USD $60 million funding will catalyze a new initiative to apply AI and satellite data to help end illegal fishing and safeguard the ocean
WASHINGTON, D.C. – Global Fishing Watch has received a five-year USD $60 million commitment through The Audacious Project to leverage open data and emerging technology to revolutionize global ocean management. Over the next five years, the ocean conservation nonprofit will publicly map more than one million ocean-going vessels and all fixed infrastructure at sea.
Housed within TED, a nonprofit dedicated to “ideas worth spreading”, The Audacious Project selects a cohort of projects every year that represent bold solutions to critical challenges facing the world. By connecting these ambitious initiatives with an inspiring group of donors and supporters, The Audacious Project helps accelerate big ideas and amplify the overall impact of the work.
Global Fishing Watch’s chief executive officer, Tony Long, delivered a TED Talk released on World Ocean Day (June 8) describing the organization’s pioneering project to map and monitor all industrial activity at sea and make this knowledge freely available to the world.
“Shockingly, little is known about human activity taking place across more than two-thirds of our planet’s surface. This must change if we’re to restore our ocean’s health,” said Tony Long, chief executive officer at Global Fishing Watch. “We’re honored to receive this catalytic funding through The Audacious Project, which clearly signals support for our innovative technology to tackle the urgent crisis in our ocean. With this investment, we can transform how we manage the ocean by making the invisible visible.”
Founded in 2015 as a collaboration between Oceana, SkyTruth and Google, Global Fishing Watch has demonstrated the power of artificial intelligence and satellite data to shine a light on global fishing activity. The nonprofit built the first-ever map to visualize and publicly track industrial fishing vessels—some 70,000 boats—in near real-time.
Under this open ocean project, Global Fishing Watch will combine GPS data with millions of gigabytes of satellite imagery and use machine learning to publicly display the activity of all industrial fishing vessels and hundreds of thousands of small-scale fishing boats and cargo ships. It will also map all stationary infrastructure at sea like aquaculture pens, wind farms and oil rigs, opening an online window onto our impact across our blue planet for the first time.
“Today, anyone can freely access satellite imagery to explore every road and building on land with just a few clicks of a mouse. We want to do the same for the ocean: create a complete, dynamic map of all industrial activity at sea that’s free for anyone to view and use,” said David Kroodsma, director of research and innovation with Global Fishing Watch. “Our initiative is audacious. It is new, big and bold. We’re driven by the potential for impact—and that potential is hugely exciting.”
Ocean stewardship efforts have been hampered by the absence of accurate and actionable information. Many governments lack the resources needed to process and analyze data on where and when their boats are fishing and what they are catching, or monitor other human activity at sea. The open ocean project will unleash a new wave of open data and transparency in ocean governance.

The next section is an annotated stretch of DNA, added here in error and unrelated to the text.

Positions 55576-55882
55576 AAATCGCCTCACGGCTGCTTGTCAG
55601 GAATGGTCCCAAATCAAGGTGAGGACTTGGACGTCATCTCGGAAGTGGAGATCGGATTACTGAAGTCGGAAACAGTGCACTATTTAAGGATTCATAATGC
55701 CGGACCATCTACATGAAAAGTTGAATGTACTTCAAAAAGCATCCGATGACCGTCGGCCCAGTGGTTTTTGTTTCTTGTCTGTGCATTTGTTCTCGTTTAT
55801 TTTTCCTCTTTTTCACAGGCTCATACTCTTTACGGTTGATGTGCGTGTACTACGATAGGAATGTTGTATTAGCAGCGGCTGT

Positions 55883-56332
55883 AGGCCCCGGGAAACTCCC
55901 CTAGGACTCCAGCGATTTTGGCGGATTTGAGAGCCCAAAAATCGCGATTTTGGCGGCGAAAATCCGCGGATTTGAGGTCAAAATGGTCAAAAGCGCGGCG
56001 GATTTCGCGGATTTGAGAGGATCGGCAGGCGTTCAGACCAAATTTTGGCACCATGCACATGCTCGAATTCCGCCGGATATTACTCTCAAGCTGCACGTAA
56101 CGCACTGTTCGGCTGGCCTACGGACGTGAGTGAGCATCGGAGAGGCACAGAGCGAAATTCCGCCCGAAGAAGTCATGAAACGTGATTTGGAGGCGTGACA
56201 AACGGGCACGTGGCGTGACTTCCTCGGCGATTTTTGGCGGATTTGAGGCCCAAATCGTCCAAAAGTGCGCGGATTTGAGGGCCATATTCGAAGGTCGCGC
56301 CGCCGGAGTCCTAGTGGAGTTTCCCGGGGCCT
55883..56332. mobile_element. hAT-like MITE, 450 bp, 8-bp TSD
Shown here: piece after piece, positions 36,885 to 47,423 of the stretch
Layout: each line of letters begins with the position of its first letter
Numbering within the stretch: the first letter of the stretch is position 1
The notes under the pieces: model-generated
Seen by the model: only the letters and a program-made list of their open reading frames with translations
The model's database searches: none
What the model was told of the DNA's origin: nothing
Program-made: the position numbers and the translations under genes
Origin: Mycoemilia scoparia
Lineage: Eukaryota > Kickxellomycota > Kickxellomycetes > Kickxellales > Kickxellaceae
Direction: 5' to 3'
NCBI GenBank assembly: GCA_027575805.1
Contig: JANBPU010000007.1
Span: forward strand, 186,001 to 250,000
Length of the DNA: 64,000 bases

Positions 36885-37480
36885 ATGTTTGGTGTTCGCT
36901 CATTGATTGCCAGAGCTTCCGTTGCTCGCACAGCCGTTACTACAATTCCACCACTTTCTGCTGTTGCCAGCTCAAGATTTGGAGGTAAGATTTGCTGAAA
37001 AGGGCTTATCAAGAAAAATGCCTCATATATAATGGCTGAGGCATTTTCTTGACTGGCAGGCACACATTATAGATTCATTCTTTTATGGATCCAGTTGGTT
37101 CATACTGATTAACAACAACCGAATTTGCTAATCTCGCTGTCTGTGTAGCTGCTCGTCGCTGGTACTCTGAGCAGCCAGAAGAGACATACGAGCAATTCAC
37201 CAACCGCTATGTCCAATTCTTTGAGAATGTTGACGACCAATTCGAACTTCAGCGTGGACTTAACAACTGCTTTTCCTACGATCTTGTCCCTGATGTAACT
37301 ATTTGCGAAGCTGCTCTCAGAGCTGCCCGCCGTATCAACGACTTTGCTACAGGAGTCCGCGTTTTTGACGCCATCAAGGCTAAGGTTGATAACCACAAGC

“To protect the ocean, we need to see and understand everything that happens at sea. And we need to empower institutions and people to act on that knowledge,” added Paolo Domondon, chief program officer with Global Fishing Watch. “We’ll enable governments to improve the management of their waters to better protect the marine environment and the people who rely on it – both by using our technology platform and by co-creating tools that meet their own specific needs.”
The project will receive $60 million in funding from multiple donors, including the Acton Family Giving, Ballmer Group, Becht Foundation, Oak Foundation, Laura and Gary Lauder and Family, Lyda Hill Philanthropies, MacKenzie Scott, Sea Grape Foundation and Valhalla Foundation, among others.
“The audacious work being done by Global Fishing Watch will transform how we see the ocean and our place in it. We are running out of time to protect this important life support system and the marine biodiversity that we all depend on,” said Anna Verghese, executive director at The Audacious Project. “We are excited about the change Global Fishing Watch will catalyze over the coming years with this surge in support.”
Ultimately, Global Fishing Watch aims to raise an additional USD $60 million to match funds secured through The Audacious Project, which will support the organization’s international program working with governments and civil society to harness open data and usher in a new era of transparency toward ocean governance. The investment from new donors along with established funding partners such as Bloomberg Philanthropies and Oceankind are generating momentum toward the organization’s goal.
“Understanding human activity and its impacts on the ocean is critical not only for the health of marine ecosystems and the people who depend on them but preserving our planet against the threats of climate change,” said Antha Williams, who leads the environment program at Bloomberg Philanthropies. “Global Fishing Watch’s long standing partnership with Bloomberg Philanthropies, Oceana, the Outlaw Ocean Project, and others has helped transform how our ocean is managed. This new investment in cutting-edge technology will help uncover even more vital data to protect valuable resources, promote sustainable practices, and mitigate the effects of climate change.”
Notes to the editor:
- Open Ocean Project: https://globalfishingwatch.org/open-ocean-project/ (live June 8th)
- TED Talk: available at go.ted.com/tonylong at 11am ET on June 8th.
- Images: Global Fishing Watch map: image 1 and image 2. © Global Fishing Watch